Reading: The Gentleman’s Handbook: Gentlemen Know How to Hike

The Gentleman’s Handbook: Gentlemen Know How to Hike

With the snow melting and sun shining, Canadians are itching to get out the house. Perhaps you are outdoorsy by nature or maybe spending more time with mother nature was one of your resolutions. Either way, there’s no better way to breathe in fresh air than by strapping on those boots you bought ironically and going for a hike.

For those who are new to the hiking game, we looked to Mountain Equipment Co-op hiking expert Andrew Sutherland for some tips and tricks to make the most of your adventures.

  1. Don’t rely on Google Maps – The biggest challenge for any hiker is keeping your bearings and making the correct turns at each trail junction. Getting lost, even temporarily, is stressful and can happen just as easily in popular places as in remote areas, warns Sutherland. Familiarize yourself with your route and bring a copy of a guidebook or map that doesn’t require internet connection, just in case.

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  1. Be prepared – like a Boy Scout – The key to a successful hike is being prepared for the unforeseen. According to Sutherland, key essentials include a compass, water, food, clothes, first-aid kit and flashlight. A whistle is especially important as it can be heard over long distances and is more sustainable than shouting for help. Insider hiker tip – three blasts is a standard distress signal.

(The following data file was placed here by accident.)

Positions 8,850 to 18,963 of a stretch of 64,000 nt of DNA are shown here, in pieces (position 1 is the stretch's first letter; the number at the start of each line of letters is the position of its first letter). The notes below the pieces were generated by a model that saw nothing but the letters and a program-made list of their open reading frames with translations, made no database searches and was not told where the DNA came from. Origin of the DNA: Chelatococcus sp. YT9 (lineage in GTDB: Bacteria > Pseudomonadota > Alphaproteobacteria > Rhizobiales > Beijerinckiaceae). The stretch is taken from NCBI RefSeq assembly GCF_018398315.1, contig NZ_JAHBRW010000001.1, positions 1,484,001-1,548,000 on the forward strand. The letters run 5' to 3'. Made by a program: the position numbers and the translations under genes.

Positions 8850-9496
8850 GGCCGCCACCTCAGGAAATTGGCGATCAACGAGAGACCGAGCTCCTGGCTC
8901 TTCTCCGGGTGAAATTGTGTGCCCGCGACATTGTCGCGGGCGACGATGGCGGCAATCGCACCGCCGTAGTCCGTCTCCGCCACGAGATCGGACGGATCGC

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  1. A secret layer – The secret to staying warm and comfortable in the outdoors is layering, advises Sutherland. Layers allow you to build a tiny microclimate that surrounds your body and can be adapted to moisture, wind, temperature and exertion. During the fall and winter, your layering system becomes more important, however a sunny summer morning doesn’t guarantee a sunny afternoon, so be prepared with an extra layer.

how to hike - bring layers

  1. Fun in the sun – Everyone has heard of SPF, but UPF (Ultraviolet Protection Factor) is just as important. The higher the UPF rating on gear, the higher the level of protection it has from UVA and UVB rays. According to the American Society for Testing and Materials, a garment with a UPF treatment must undergo 40 simulated launderings, withstand the equivalent of two years’ exposure to sunlight, and, for swimwear, be exposed to chlorinated water. Needless to say, this is the gear you want.

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Enjoy your hike, gentlemen. Until next time.

Have a topic that you’d like to see explored in an upcoming issue? Send it to kaitlin@kaitlinhazen.ca.